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  • 2 tablespoons olive oil, plus more
  • 2 ounces pancetta, chopped
  • 1 medium onion, chopped
  • 1 carrot, chopped
  • 1 celery stalk, chopped
  • 1 large Yukon Gold potato, peeled, cut into ½” pieces
  • Kosher salt, freshly ground pepper
  • 2 garlic cloves, finely chopped
  • 1 28-oz. can whole tomatoes, drained
  • 6 cups chicken broth
  • 1 bay leaf
  • 1 Parmesan rind
  • ½ bunch Tuscan kale, bottom stems trimmed, sliced into ½” strips (about 4 cups)
  • 1 cup cooked pasta, rice, and/or grains
  • Torn basil leaves and grated Parmesan (for serving)


  • Heat oil in a Dutch oven or small stockpot over medium heat. Add pancetta and cook, stirring often, until pancetta is lightly browned around the edges and fat is partially rendered, about 5 minutes. Add onion, carrot, celery, and potato and season with salt and pepper. Cook, stirring often, until vegetables are softened and onion is translucent, 10–12 minutes. Add garlic and cook, stirring, until fragrant, about 2 minutes. Add tomatoes, lightly breaking them up with your hands as you add to the pot; add chicken broth, bay leaf, and Parmesan rind. Bring to a simmer, season with salt and pepper, and add kale. Simmer until potatoes and kale are tender, 10–15 minutes. Remove from heat and add pasta, rice, and/or grains. Serve with basil, grated Parmesan, and a drizzle of olive oil.

via Vegetable Soup Recipe – Bon Appétit.


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Tag Journal allows you to record your life in multiple media formats, such as the written word, photography, quick videos, notes, and even voice recordings. Hailed as one of the better journal apps out there by many media sources, you’ll find a veritable treasure trove of features to work with. Everything in Tag Journal syncs via iCloud so you can have all your data and entry notes together wherever you go, with whatever device you have on you at the time.

You can shoot photos and video from within the app, or even upload previously filmed and shot items from your device’s camera roll. Notes will have a time stamp on them, and you can sort and organize everything with colored tags so you’re able to differentiate what’s what. Other features include a built-in browser, photo effects to apply, and full-fledged searching. Download Tag Journal and get started on documenting your life better.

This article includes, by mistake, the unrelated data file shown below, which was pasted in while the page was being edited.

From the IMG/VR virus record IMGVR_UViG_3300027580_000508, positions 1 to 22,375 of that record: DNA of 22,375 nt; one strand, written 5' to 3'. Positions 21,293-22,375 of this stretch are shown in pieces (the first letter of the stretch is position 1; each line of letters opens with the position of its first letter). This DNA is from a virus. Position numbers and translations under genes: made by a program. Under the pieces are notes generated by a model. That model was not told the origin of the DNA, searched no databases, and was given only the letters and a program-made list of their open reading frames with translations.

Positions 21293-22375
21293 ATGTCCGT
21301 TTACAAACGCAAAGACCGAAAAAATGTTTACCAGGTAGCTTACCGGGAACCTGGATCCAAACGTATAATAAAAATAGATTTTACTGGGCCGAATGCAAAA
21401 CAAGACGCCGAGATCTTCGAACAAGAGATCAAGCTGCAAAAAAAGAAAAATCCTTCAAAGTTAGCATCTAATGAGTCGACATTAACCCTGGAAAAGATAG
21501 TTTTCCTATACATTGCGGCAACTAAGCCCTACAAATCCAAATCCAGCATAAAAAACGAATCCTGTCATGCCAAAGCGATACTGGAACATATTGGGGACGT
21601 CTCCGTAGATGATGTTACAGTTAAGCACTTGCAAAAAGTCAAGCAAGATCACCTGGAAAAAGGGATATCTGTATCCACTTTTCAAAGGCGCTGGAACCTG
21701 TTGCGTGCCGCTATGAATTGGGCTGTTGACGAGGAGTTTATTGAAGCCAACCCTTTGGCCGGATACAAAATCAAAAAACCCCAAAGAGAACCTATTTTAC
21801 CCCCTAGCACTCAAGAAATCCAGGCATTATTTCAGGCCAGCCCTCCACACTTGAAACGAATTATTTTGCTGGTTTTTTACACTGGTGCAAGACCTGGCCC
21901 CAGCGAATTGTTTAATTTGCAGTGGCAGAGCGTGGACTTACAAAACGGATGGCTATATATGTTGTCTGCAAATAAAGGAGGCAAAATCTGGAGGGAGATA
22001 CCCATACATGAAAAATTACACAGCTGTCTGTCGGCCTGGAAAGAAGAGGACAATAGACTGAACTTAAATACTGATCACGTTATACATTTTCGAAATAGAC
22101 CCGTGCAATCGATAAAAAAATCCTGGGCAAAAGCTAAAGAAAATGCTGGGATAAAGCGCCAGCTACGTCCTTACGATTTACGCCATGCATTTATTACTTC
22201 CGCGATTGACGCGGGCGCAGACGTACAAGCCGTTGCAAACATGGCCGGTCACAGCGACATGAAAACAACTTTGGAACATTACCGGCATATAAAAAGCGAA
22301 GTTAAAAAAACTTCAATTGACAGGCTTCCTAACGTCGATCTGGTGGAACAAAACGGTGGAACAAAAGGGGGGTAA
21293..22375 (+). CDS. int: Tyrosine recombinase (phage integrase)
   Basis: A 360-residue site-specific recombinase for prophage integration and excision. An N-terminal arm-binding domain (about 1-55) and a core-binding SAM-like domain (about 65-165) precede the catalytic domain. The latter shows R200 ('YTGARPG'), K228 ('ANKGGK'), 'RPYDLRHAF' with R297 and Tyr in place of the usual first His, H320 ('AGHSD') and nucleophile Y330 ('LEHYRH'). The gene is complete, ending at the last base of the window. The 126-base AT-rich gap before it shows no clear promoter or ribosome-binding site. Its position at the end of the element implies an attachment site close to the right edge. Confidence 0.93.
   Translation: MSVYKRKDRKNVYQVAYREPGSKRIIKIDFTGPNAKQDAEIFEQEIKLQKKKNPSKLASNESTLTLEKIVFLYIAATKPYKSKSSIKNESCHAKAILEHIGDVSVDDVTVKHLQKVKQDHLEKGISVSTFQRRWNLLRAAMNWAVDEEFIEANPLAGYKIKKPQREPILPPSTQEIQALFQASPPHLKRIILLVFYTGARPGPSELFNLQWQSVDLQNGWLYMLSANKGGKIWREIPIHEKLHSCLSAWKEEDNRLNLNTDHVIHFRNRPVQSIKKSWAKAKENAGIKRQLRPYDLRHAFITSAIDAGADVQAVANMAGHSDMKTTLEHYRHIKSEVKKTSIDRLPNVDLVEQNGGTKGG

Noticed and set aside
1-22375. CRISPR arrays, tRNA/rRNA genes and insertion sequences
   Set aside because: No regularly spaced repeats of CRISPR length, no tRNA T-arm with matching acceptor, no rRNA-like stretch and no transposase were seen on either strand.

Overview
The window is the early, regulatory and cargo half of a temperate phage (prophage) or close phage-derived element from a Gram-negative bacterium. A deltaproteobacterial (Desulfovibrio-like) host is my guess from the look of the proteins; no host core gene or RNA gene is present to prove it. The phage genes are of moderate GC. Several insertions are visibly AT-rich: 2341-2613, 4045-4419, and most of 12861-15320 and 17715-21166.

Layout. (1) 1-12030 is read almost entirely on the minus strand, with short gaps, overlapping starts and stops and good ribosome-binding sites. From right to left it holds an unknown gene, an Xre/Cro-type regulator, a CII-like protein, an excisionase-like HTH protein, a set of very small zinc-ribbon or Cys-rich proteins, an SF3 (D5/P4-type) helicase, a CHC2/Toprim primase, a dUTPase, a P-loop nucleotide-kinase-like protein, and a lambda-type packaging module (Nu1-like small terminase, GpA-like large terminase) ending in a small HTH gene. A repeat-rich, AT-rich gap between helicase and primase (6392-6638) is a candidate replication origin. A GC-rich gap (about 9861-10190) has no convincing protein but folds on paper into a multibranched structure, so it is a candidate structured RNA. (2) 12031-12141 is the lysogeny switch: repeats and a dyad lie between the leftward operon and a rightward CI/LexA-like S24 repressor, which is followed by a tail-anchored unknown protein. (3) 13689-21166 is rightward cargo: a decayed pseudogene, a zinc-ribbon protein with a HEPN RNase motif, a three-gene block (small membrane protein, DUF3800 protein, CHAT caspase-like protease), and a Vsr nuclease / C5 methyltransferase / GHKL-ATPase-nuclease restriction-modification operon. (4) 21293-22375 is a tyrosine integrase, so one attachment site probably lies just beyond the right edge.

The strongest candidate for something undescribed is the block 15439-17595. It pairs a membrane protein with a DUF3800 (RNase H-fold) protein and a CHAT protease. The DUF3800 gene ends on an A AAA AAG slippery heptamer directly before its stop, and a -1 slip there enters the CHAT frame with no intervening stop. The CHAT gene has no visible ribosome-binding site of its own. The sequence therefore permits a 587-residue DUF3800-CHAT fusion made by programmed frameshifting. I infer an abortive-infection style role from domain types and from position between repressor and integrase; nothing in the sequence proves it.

App Screenshots

via Tag Journal: Take videos, shoot photos, write notes, and record your voice with this all-in-one journal app | App Saga.



  • 3 pounds peaches, nectarines, or plums, each cut into 6 wedges
  • ½ cup granulated sugar
  • 2 tablespoons all-purpose flour
  • ¼ teaspoon kosher salt
  • 1 tablespoon kirsch (clear cherry brandy) or other fruit brandy (optional)


  • ½ cup all-purpose flour
  • ¾ teaspoon baking powder
  • ¼ teaspoon kosher salt
  • ½ cup (1 stick) unsalted butter, room temperature
  • oz. almond paste
  • ½ cup granulated sugar
  • 3 large eggs, room temperature
  • ½ cup sliced almonds
  • Powdered sugar and vanilla ice cream (for serving)


Calories (kcal) 340 Fat (g) 16 Saturated Fat (g) 7 Cholesterol (mg) 80 Carbohydrates (g) 46 Dietary Fiber (g) 3 Total Sugars (g) 36 Protein (g) 6 Sodium (mg) 150



  • Toss peaches, granulated sugar, flour, salt, and kirsch, if using, in a large bowl. Transfer to a 13×9” baking dish; set aside.


  • Preheat oven to 350°. Whisk flour, baking powder, and salt in a medium bowl. Using an electric mixer, beat butter, almond paste, and granulated sugar in a large bowl until light and fluffy, about 4 minutes. Add eggs one at a time, beating to blend after each. Mix in dry ingredients.